The adjustment palette 102 may operate on the image 104, and may include a set of adjusters 106 (e.g., six adjusters 106 a-106 f). The adjusters 106 shown here are sliders, but may also be implemented in a user interface to appear and function as dials, buttons, menus or any other type of interface mechanism. According to an example, the adjusters 106 may be used to change the intensity of the mix of primary colors within an image, where each adjuster is used to adjust the intensity of a primary color. The primary colors may be any colors, and the specific colors may be predetermined, for example by the image editor 100 or by a user. For example, the adjuster 106 a may be used to adjust the red component of the image 104, the adjuster 106 b may be used to adjust the yellow component of the image 104, the adjuster 106 c may be used to adjust the green component of the image 104, the adjuster 106 d may be used to adjust the cyan component of the image 104, the adjuster 106 e may be used to adjust the blue component of the image 104, and the adjuster 106 f may be used to adjust the magenta component of the image 104. An RGB or other type of image may be used with the set of adjusters 106. With an RGB image, the yellow, cyan, and magenta components of the image 104 may be adjusted by mixing the red, green, and blue components of the image 104 using interpolation, for example. According to other examples, there may be more or fewer adjusters 106. For example, there may be three adjusters 106 for red, green, and blue, or there may be eight adjusters, for red, green, blue, yellow, magenta, aquamarine, purple, and orange.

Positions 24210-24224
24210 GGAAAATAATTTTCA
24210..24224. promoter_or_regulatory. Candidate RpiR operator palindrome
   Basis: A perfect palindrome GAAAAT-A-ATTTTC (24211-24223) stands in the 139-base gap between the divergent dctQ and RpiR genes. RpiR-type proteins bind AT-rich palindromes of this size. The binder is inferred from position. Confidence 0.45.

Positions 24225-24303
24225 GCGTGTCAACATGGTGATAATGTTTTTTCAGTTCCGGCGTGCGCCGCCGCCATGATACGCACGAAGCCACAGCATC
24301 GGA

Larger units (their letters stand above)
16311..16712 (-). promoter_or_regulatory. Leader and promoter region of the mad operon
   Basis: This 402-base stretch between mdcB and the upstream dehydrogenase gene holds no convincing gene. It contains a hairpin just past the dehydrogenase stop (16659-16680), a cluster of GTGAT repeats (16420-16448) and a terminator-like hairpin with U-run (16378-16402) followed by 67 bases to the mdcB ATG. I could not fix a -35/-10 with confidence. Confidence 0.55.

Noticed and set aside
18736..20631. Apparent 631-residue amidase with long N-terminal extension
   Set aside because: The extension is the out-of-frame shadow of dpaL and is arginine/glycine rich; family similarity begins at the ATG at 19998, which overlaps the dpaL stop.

Each of the adjusters 106 a-106 f may also include a legend 108 a-108 f, respectively, which names the color the adjuster modifies and may also include a sample (e.g., a square) of the color. Additionally, each of the adjusters 106 a-106 f may have a corresponding percentage box 110 a-110 f, respectively, which reports the percentage intensity of each individual color component of the image 104. In some examples, the mix of the colors in the image 104 may be changed using the adjusters 106 or by entering a new percentage into the percentage boxes 110. According to an example, the percentage may exceed the bounds of 0 to 100%. For example, any percentage may be entered into the percentage boxes 110, such as −200% or 300%.
In some examples, the adjustment palette 102 may also include an OK button 112, a cancel button 114, an auto button 116, a preview checkbox 118, and a brightness adjuster 120. The OK button 112 may be selected to make the adjustments indicated in the adjusters 106 to the image 104 and close the adjustment palette 102. For example, a user may change the position of the adjusters 106, altering the color balance of the image 104, and may select the OK button 112 to make those changes to the image 104. The cancel button 114 may be selected to close the adjustment palette 102 without making any changes to the image 104. The preview checkbox 118 may be selected to preview the changes made using the adjusters 106 in the image 104. The preview checkbox 118 may be deselected to show the original image 104, before any changes were made using the adjusters 106. The brightness adjuster 120 may be used to make brightness adjustments in the image 104. For example, a change using the brightness adjuster may move each of the adjusters 102 substantially the same amount to change the overall intensity of the image 104.